Hat Creek Trout Restoration Area
Thought for today: Philippians 4:8 ..Whatever is true, whatever is noble, whatever is pure, whatever is lovely, whatever is admirable - if anything is excellent or praiseworthy, think about such things..
Disclaimer: There is no assurance that any resource or activity I've found or described will be as 'accessible' as you might need. Information or links may be out of date. Use the information at your own risk and be sure to check with your health care professional for exercise advice.
Directions: If coming from Redding or Burney, take 299E and drive east past the intersection with Highway 89, and past the Cassel Rd turnoff. The next road (on the south side) is a little hard to spot with a tiny sign. You are looking for 'Hat Creek Powerhouse Number 2 Rd'. It's a paved road. Stick to the paving and stay to the left as the road descends the canyon walls. At the bottom you'll find the Number 2 Powerhouse and Hat Creek. (This is a PG and E Powerhouse)
Imagine my surprise when we re-visited Hat Creek's Powerhouse Number 2 access to Hat Creek in march 2018 and discovered a newly completed wheelchair accessible trail! The California Natural Resources Agency awarded a grant to the organization California Trout Inc., to restore Hat Creek's in-stream and riparian habitat, build a 4-mile streamside trail and provide wheelchair access for the first half mile. As of March 2018, the Trout Restoration Project is mostly completed.
The Hat Creek area has been a very popular spot for fly fishing, but the trout numbers had fallen off as the habitat degraded. This stream renovation project should improve the Hat Creek fishery for decades. I think this is a special protected catch and release fishing area. If you want to catch fish to eat, you'll have to go to Baum Lake or higher up Hat Creek.
Now, I don't actually fish. My interest in this location is photographic - for the creek, landscape and for the new trails. Once you arrive at the paved parking area, you'll find an ADA restroom, with adjacent Handicap parking. I noted that the restroom does have a one to two-inch lift on the platform slab, which may cause some folks accessibility issues. There are no picnic tables that I could see, so bring your own chairs if you plan to have lunch here.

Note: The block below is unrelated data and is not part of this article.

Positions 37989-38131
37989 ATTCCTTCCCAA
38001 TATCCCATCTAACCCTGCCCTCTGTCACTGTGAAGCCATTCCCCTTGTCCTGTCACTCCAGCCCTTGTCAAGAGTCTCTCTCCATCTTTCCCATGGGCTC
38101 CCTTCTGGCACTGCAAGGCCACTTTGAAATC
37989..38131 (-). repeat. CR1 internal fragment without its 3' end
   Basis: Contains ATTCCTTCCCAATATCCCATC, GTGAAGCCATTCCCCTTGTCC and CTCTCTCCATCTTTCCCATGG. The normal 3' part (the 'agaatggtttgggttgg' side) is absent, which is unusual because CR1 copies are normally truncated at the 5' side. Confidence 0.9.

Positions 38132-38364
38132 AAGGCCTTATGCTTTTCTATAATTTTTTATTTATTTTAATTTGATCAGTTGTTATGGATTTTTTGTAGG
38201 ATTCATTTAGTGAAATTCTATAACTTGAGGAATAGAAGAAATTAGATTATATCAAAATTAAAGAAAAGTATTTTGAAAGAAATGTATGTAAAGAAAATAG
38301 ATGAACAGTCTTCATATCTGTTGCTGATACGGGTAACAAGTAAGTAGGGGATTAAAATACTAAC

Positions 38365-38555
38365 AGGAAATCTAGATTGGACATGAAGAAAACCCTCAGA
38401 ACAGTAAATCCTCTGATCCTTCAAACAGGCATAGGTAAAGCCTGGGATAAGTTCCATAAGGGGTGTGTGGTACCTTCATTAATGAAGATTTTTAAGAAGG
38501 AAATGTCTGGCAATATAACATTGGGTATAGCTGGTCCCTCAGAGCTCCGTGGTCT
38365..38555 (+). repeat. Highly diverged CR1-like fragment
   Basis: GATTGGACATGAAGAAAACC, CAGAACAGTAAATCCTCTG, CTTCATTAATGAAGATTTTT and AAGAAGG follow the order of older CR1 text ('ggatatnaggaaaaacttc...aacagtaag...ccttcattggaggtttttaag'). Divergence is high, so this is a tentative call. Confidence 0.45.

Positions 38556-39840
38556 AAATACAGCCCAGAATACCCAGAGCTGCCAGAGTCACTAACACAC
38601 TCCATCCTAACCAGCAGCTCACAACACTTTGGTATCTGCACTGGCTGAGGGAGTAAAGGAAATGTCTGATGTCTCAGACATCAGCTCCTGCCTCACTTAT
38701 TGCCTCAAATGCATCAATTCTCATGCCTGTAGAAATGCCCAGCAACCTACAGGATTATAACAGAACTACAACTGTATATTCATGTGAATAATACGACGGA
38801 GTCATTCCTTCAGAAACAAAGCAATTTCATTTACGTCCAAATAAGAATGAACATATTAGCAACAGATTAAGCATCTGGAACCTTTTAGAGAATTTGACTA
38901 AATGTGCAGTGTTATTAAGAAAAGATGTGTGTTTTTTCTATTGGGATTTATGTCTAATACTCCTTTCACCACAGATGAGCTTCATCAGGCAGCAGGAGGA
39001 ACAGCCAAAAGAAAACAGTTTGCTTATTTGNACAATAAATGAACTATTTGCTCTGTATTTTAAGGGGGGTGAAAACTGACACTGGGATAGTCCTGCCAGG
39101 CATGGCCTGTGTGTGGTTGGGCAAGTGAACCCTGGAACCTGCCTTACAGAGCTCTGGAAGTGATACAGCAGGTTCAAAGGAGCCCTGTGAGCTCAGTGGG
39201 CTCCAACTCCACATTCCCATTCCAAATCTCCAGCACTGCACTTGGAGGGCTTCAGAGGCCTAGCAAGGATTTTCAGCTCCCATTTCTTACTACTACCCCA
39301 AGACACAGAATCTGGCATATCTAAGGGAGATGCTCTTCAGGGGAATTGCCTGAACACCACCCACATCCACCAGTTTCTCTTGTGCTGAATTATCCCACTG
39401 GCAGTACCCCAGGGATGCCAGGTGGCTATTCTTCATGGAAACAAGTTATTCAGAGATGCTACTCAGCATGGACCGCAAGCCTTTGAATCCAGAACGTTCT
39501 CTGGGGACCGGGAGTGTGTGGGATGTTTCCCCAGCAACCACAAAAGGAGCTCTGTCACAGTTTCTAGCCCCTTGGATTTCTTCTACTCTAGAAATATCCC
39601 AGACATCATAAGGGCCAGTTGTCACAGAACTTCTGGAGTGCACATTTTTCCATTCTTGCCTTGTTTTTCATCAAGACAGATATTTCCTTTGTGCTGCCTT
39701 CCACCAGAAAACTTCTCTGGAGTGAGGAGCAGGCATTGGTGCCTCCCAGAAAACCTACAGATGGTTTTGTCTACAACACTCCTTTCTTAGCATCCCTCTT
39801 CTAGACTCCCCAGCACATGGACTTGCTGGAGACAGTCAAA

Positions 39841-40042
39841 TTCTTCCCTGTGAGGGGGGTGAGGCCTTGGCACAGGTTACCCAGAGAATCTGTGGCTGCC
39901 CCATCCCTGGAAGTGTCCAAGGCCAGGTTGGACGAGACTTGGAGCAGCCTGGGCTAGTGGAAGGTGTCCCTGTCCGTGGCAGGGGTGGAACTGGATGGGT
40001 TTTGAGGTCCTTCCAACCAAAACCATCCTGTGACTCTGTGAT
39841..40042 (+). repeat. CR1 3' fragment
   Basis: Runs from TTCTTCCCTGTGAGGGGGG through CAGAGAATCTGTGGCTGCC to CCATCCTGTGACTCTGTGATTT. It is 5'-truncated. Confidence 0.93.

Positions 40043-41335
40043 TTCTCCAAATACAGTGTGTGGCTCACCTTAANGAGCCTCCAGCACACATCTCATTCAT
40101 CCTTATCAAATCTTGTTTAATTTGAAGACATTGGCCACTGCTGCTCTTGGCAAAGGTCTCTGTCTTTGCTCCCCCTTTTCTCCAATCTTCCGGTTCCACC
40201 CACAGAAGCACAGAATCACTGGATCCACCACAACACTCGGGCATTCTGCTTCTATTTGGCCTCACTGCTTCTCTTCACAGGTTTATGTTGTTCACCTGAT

There is a pre-existing paved, barrier-free trail going upstream to a wheelchair accessible fishing platform next to the powerhouse. If the Powerhouse is running, the water there will be turbulent (and noisy). If it's quiet, then you may see a lot of fish in that deep spot. It's a nice view upstream, too.
The newest portions of trail are at the north end of the parking lot. There is a barely passable opening between some big boulders to get to the trail. The trail itself is hard packed gravel and it runs adjacent to a new rail fence along Hat Creek. There are openings in the fence for fishermen to get closer to Hat Creek, but it does not appear that the stream edge is wheelchair friendly.
The packed gravel trail may be difficult rolling for some manual wheelchair users. I recommend wide tires if possible. Rolling walkers with large wheels (like the Walk'n'Chair or Trionic Veloped) will have no difficulties. However, basic rollators with 8 inch wheels would have great difficulty with the trail surface. The path is reasonably level and I had no problem pushing Big Red (my Walk'n'Chair) making my way down to the bend in Hat Creek where there is a nice wood bench. Alas, there is no gravel path to the bench for some peculiar reason.
There is no shade along the trail as far as I went. This area along Hat Creek can become very warm, so do carry water. In late afternoon, the hill shadow may provide some shade. Otherwise, it is a very sunny location. Photographers may be able to take advantage of the 'golden hours'.
It's a nice walk, and definitely worth a stop (and walk). If you have enough energy, you might attempt to go as far as the new footbridge that crosses Hat Creek. From the bench I could see that I'd have to walk up a somewhat steep hill and I was unable to walk that far. According to the trail maps, the footbridge might be more accessible from the new parking area on the other side of Hat Creek from a roadway that turns off Highway 299E. I hope to photograph the footbridge, and the stream view, but it will be at some later date as the gate was closed when we were there.
If you plan on fishing and you use a wheelchair, you should probably use the paved trail fishing platform. I've seen some huge fish there. Remember, though, this area may be catch and release so check first.
Now, that being said, I think the best time of year photographically, is in the fall. You may notice the abundance of hillside oaks as the Powerhouse road descends to Hat Creek. In autumn when the foliage has turned color, this whole hill is simply splendid for photographs. It creates a wall of gold, with lots of opportunities for those nice sun-through-the-leaves shots.
I often combine a visit to this location with a lunch stop at the Hat Creek County Park with is just a short distance further east off Highway 299E. These two locations make for some great photos of different aspects of Hat Creek. With the newly expanded trail system there may be even more opportunities to combine the two locations for the more able-bodied hiker/photographer. If I was more able, I'd probably try to hike from the Number 2 Powerhouse down Hat Creek to the County Park.
*There are lots (and lots, and lots) of places yet to be reviewed for accessibility, and I am unlikely to get to them all. So that others may find some new places, I've compiled a draft list of locations that may be wheelchair accessible. These are POSSIBILITIES, no certainties. Some places may be complete duds. ATTENTION: this is a ROUGH draft list - mostly for my own use, so if you use this draft list, lower your expectations and do your homework! DRAFT SHASTA COUNTY ACCESSIBLE RECREATION LIST